A growing number of Americans are falling behind on their monthly credit card and car loan payments, a trend that may be a harbinger of economic troubles ahead, according to a new report from Moody’s Analytics.
Findings published by Moody’s indicate that household debt balances jumped to $17.29 trillion in the three-month period from July to September, up 1.3% from the previous quarter. That also marks an increase of $3.1 trillion since the last quarter of 2019, before the COVID-19 pandemic began.
“Consumers are left with a dilemma: they can curb their spending habits or plunge further into debt,” the report said. “The rate of non-residential consumer loan delinquencies will rise.”
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Credit card balances grew substantially in the third quarter, surging 4.7% from earlier in the summer to about $1.08 trillion. Auto loan balances also increased, climbing 0.8% to $1.6 trillion.
The report also suggests that there has been an uptick in borrowers who are struggling with credit card and auto loan payments. Delinquency rates rose for most loan categories during the third quarter and are expected to continue climbing in coming months amid economic stress, tight lending standards and possible consumer overreach.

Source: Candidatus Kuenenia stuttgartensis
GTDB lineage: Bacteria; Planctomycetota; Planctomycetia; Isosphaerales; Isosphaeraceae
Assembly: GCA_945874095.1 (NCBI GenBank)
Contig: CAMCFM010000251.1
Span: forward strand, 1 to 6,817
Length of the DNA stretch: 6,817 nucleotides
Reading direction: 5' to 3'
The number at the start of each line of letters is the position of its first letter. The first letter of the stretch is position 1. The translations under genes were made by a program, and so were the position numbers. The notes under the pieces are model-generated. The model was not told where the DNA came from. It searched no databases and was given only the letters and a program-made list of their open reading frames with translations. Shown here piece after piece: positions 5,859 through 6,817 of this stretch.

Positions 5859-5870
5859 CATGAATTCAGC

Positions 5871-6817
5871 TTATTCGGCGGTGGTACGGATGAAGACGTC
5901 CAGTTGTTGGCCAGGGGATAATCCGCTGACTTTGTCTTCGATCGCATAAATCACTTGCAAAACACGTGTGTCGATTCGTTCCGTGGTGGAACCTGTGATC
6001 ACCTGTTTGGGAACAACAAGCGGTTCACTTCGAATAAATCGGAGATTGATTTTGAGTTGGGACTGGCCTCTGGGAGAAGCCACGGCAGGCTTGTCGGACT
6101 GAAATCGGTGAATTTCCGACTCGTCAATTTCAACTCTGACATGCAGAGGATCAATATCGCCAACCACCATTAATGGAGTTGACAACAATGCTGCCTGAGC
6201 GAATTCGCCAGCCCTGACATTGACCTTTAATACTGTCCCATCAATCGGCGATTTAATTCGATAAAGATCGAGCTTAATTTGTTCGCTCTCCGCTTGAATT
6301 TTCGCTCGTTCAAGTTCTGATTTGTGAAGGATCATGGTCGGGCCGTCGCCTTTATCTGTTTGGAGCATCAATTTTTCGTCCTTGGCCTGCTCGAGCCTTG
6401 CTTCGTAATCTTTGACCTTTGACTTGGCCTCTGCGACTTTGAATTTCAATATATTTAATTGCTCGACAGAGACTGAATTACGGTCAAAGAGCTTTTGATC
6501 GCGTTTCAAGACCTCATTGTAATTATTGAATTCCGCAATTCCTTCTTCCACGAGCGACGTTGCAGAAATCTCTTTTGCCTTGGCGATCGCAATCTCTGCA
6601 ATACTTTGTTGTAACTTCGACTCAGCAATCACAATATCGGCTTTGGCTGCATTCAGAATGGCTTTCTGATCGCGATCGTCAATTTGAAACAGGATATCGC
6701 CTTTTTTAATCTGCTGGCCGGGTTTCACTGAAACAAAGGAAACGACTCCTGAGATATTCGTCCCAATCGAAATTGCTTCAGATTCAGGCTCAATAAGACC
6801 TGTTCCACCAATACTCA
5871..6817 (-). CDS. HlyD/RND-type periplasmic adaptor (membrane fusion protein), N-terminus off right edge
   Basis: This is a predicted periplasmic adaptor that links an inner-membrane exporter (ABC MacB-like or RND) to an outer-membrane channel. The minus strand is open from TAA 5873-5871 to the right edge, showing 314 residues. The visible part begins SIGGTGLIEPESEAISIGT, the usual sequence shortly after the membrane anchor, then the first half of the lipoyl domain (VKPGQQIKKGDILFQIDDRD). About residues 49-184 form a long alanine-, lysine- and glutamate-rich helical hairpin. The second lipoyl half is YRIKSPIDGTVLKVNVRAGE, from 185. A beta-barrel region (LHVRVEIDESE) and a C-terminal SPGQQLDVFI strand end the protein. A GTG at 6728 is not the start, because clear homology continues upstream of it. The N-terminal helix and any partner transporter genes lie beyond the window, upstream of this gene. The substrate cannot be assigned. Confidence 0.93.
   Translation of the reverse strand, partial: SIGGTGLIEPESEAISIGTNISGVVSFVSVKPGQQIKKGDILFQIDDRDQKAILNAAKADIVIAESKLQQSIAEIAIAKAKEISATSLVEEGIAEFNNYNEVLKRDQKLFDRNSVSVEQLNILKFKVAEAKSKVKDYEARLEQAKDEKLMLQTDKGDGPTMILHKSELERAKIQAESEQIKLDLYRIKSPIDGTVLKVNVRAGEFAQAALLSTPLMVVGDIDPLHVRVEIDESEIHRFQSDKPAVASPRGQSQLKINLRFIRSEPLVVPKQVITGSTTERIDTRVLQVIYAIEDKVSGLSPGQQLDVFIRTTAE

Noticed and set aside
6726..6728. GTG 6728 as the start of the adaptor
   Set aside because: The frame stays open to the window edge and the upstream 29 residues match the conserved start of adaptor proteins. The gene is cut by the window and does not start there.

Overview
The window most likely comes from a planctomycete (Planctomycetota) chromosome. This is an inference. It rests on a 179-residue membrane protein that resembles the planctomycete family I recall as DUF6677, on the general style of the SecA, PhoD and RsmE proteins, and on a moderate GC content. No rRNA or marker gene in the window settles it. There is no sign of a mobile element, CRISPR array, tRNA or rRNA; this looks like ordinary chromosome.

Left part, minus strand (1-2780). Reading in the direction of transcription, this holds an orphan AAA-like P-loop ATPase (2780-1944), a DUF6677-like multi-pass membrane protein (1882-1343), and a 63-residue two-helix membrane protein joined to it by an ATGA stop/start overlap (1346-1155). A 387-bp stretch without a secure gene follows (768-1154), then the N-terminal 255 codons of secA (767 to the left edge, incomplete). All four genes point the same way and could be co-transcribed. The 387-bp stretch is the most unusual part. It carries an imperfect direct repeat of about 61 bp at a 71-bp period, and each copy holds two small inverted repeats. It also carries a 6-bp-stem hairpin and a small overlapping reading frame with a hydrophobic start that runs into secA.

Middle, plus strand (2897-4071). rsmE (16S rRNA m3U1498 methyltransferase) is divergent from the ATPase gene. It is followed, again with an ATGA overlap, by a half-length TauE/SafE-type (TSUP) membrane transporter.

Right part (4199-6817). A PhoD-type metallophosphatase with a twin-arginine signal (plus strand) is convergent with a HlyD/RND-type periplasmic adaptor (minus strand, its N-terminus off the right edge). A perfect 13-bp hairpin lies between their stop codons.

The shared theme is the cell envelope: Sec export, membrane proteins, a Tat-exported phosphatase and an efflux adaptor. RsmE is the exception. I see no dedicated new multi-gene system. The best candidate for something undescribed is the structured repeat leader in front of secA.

“The deterioration follows the end of significant government aid and debt forbearance,” the report said. “The rise in late payments among credit card and auto loan holders suggests some level of consumer financial strain despite seemingly healthy household financials.”
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The dual increase in reliance on debt and delinquency rates is particularly concerning because interest rates are astronomically high right now.
The average credit card annual percentage rate, or APR, is hovering around 20.72%, a record high, according to a Bankrate database that goes back to 1985. The previous record was 19% in July 1991.
At the same time, the average new auto loan rate hit 7.4% in November, up from 6.9% at the start of the year, according to Edmunds, an online trade resource for auto inventory and information. The average used auto loan rate is 11.6%.
The trouble is that if people are carrying debt to compensate for steeper prices, they could end up paying more for items in the long run. For instance, if you owe $5,000 – which the average American does – current APR levels would mean it would take about 279 months and $8,124 in interest to pay off the debt by making the minimum payments.
The rise in balances and delinquencies comes in the midst of the Federal Reserve’s aggressive interest rate-hike campaign as it tries to crush stubborn inflation and cool the economy.
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